Video shot by a Sun-Times journalist after the gunfire rang out shows a band on a float continuing to play as people run past, screaming.

Gina Troiani and her son were lined up with his daycare class ready to walk on to the parade route when she heard a loud sound that she believed was fireworks, until she heard people shouting about a gunman.

“We just start running in the opposite direction,” she told The Associated Press.


Her five-year-old son was riding his bike decorated with red and blue curled ribbons. He and other children in the group held small American flags. The city said on its website that the festivities were to include a children’s bike and pet parade.

Troiani said she pushed her son’s bike, running through the area to get back to their car.

In a video that she shot on her phone, some of the children are visibly startled at the loud noise and they scramble to the side of the road as a siren wails nearby.

“It was just sort of chaos,” she said. “There were people that got separated from their families, looking for them. Others just dropped their wagons, grabbed their kids and started running.”

Illinois governor J.B. Pritzker said in a tweet that he is “closely monitoring the situation in Highland Park” and that Illinois state police are assisting.

Debbie Glickman, a Highland Park resident, said she was on a parade float with co-workers and the group was preparing to turn on to the main route when she saw people running from the area.

“People started saying ‘There’s a shooter, there’s a shooter, there’s a shooter’,” Glickman told the Associated Press. “So we just ran. We just ran. It’s like mass chaos down there.”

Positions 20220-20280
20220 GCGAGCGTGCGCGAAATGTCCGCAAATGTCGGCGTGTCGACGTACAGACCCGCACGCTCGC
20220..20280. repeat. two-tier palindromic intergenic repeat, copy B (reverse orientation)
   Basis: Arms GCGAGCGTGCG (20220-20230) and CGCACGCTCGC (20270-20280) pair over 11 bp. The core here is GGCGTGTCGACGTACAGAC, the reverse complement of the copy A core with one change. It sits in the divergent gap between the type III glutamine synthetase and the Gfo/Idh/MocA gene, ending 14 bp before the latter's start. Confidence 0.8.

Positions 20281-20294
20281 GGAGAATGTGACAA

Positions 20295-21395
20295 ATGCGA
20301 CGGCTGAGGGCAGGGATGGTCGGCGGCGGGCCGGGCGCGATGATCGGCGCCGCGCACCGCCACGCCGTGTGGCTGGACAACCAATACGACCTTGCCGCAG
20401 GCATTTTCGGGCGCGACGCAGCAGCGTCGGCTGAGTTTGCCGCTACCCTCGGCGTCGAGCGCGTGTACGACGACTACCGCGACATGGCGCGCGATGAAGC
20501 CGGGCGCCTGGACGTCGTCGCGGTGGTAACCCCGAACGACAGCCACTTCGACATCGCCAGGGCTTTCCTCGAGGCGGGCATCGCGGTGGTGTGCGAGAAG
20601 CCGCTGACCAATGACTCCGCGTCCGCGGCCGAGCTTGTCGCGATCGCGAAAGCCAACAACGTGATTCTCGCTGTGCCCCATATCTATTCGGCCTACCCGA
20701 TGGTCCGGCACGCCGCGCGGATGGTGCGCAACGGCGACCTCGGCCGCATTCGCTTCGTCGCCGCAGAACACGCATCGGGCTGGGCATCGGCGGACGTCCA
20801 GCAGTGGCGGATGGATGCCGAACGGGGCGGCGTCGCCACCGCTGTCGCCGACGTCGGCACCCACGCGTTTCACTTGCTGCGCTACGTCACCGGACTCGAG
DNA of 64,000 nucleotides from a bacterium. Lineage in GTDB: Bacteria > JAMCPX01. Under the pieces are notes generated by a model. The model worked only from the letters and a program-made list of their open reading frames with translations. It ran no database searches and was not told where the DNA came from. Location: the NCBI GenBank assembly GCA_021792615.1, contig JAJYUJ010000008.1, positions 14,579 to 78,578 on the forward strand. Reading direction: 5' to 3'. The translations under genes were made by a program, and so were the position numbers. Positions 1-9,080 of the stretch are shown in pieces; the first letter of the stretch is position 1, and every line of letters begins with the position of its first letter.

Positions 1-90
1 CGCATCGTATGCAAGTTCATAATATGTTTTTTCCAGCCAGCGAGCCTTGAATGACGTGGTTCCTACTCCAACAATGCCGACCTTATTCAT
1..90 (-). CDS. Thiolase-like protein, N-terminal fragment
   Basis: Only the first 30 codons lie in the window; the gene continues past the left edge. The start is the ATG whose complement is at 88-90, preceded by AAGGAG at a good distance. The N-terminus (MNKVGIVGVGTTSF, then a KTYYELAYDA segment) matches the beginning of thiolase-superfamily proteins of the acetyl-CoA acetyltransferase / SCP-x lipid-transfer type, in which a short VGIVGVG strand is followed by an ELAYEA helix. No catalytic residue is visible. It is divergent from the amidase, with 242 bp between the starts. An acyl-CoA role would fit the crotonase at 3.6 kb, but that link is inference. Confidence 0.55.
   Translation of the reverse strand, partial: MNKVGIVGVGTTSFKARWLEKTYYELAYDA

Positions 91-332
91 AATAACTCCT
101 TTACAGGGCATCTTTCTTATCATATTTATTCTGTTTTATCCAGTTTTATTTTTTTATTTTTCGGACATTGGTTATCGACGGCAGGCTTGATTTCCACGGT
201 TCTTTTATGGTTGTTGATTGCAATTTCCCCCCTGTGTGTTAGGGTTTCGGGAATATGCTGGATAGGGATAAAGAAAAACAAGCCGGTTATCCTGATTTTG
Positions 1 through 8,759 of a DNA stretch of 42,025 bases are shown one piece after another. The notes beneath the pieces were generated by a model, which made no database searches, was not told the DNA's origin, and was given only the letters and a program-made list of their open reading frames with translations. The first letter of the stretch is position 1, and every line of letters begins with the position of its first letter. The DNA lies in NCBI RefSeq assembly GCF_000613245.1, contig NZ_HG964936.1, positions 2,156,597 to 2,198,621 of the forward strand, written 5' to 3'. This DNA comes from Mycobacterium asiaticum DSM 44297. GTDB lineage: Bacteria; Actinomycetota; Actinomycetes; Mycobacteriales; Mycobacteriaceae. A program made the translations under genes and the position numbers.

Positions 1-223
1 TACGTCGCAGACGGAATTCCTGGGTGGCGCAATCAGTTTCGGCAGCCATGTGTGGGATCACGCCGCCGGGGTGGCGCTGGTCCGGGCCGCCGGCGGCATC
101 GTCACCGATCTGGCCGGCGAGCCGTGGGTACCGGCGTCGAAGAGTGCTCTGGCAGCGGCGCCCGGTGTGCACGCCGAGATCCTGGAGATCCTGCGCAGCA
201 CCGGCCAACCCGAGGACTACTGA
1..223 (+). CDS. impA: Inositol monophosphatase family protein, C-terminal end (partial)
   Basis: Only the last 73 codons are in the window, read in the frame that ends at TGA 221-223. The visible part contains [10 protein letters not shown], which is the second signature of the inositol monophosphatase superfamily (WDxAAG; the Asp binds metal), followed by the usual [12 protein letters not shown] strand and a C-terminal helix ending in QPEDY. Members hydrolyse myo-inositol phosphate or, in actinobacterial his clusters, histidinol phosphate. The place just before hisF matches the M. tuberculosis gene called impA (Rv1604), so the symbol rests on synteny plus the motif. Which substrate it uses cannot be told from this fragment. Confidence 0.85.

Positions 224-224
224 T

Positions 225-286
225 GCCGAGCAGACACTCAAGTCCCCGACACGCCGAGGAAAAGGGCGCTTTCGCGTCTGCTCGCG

“I’m so freaked out,” she said. “It’s just so sad.”

‘Enough is enough’

US Representative Brad Schneider, who was at the parade, said on Twitter that “a shooter struck in Highland Park during the Independence Day parade.”

“Hearing of loss of life and others injured. My condolences to the family and loved ones; my prayers for the injured and for my community,” he wrote, adding: “Enough is enough!”

The shooting is part of a wave of gun violence plaguing the United States, where approximately 40,000 deaths a year are caused by firearms, including suicides, according to the Gun Violence Archive website.

The debate over gun control — a deeply divisive issue in the country – was reignited by two massacres in May that saw 10 Black supermarket shoppers gunned down in upstate New York and 21 people, mostly young children, slain at an elementary school in Texas.

Congress passed the first significant bill on gun safety in decades in the wake of those killings. President Biden signed it into law in late June, saying that while it falls short of what is really needed, it will still save lives.

But a day earlier, proponents of tougher firearms laws suffered a setback when the US Supreme Court ruled that Americans have a fundamental right to carry a handgun in public, a landmark decision with far-reaching implications for states and cities across the country trying to rein in gun violence.

With reporting by Jane Moore and © AFP 2022